Was Ron Paul ever going to win the GOP nomination? “No” says Shaun Connell at the Washington Times where he was a state-short of winning one.
A common theme heard from hundreds of thousands of Ron Paul supporters is the notion that Ron Paul had enough delegates to be nominated, but at the last moment the establishment swooped in and stopped him. The establishment certainly changed some of the rules and took on the Tea Party and the Ron Paul movement, but that doesn’t mean they stopped a Paul nomination.
Ron Paul didn’t didn’t have the delegates necessary for nomination, not even if he’d received all of the Maine delegates. He was a state short.
He knew this months ago when he sent an email to supporters saying that his delegates were “not enough.” There certainly was cheating during the election, but Ron Paul at the convention wasn’t going to win ― he couldn’t win ― and he wasn’t going to be nominated. Nothing could have changed this at the convention.
Ron Paul never had the delegates needed
A while back, I wrote an article discussing Paul’s legacy, arguing that Romney was going to be the nominee, and quoted Ron Paul himself:
“When it is all said and done, we will likely have as many as 500 supporters as delegates on the Convention floor. That is just over 20 percent! And while this total is not enough to win the nomination, it puts us in a tremendous position to grow our movement and shape the future of the GOP!”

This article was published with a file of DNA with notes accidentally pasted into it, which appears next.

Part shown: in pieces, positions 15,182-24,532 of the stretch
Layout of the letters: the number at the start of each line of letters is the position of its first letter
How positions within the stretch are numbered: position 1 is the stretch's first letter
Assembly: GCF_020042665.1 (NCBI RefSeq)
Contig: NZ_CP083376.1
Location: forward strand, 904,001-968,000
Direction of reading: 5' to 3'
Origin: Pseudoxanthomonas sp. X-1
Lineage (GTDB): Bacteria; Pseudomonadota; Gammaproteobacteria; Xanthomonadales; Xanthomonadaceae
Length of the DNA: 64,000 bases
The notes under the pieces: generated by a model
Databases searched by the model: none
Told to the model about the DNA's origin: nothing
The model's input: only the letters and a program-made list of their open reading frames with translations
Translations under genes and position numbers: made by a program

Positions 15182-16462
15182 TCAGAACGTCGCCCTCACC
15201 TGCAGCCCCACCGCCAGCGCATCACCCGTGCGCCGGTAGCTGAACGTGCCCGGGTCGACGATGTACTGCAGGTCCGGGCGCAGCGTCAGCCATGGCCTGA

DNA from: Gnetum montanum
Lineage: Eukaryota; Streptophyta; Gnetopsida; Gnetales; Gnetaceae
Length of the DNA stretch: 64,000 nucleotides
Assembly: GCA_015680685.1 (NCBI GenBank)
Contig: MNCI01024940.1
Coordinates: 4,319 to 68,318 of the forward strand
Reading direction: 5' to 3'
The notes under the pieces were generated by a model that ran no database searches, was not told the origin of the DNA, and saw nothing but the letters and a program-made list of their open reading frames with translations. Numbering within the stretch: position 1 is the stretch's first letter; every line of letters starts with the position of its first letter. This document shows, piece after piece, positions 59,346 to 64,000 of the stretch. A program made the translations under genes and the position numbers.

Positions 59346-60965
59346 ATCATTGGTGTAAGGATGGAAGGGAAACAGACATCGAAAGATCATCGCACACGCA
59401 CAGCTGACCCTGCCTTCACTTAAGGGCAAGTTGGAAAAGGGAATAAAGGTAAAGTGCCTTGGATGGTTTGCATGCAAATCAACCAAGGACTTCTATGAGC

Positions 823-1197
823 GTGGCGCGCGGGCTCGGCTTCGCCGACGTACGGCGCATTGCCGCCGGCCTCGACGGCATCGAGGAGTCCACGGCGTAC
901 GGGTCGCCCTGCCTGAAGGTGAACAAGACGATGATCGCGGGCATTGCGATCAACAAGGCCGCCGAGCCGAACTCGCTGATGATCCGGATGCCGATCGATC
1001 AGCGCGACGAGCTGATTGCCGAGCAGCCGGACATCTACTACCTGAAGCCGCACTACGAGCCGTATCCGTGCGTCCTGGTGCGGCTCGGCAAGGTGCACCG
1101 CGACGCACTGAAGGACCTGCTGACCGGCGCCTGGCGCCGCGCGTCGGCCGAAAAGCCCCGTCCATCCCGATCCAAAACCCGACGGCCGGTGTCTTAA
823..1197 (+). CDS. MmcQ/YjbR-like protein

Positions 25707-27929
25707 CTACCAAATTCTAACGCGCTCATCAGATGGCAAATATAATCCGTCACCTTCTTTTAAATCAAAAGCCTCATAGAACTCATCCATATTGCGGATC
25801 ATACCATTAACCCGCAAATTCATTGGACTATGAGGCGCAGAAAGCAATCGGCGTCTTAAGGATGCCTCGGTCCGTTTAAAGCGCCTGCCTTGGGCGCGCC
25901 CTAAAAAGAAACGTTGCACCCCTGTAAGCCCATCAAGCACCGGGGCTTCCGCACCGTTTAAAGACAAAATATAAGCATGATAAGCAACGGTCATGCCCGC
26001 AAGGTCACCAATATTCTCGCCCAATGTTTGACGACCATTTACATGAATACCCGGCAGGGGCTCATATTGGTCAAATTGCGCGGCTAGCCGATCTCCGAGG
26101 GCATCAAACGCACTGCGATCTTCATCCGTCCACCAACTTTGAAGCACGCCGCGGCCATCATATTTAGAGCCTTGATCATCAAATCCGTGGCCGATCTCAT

The GOP rules stated that you must have a plurality of the delegates in five states to be entered in nomination. This is different than just having “multiple” delegates or even just 5 states. It means you have to have more delegates in the state that nominates you than any other candidate, though not necessarily a majority. This rule is what stopped Ron Paul from becoming nominated.
Some people have noted that the GOP upped the requirement to eight states from five, but, as Reason Magazine reports, that doesn’t go into effect until next election, and it had no impact on Paul’s chances to be nominated this year.
Did Paul have the five necessary? No. The only states where he had a plurality were Iowa, Maine, Minnesota, and Louisiana. Even then, Louisiana was strongly contested, as was Maine. Regardless, those are only four states. Five states nominated Paul, as well as a territory, but they weren’t the right five states as they didn’t have a plurality of Ron Paul delegates.
Read more: Ron Paul never had the delegates to win | Washington Times Communities
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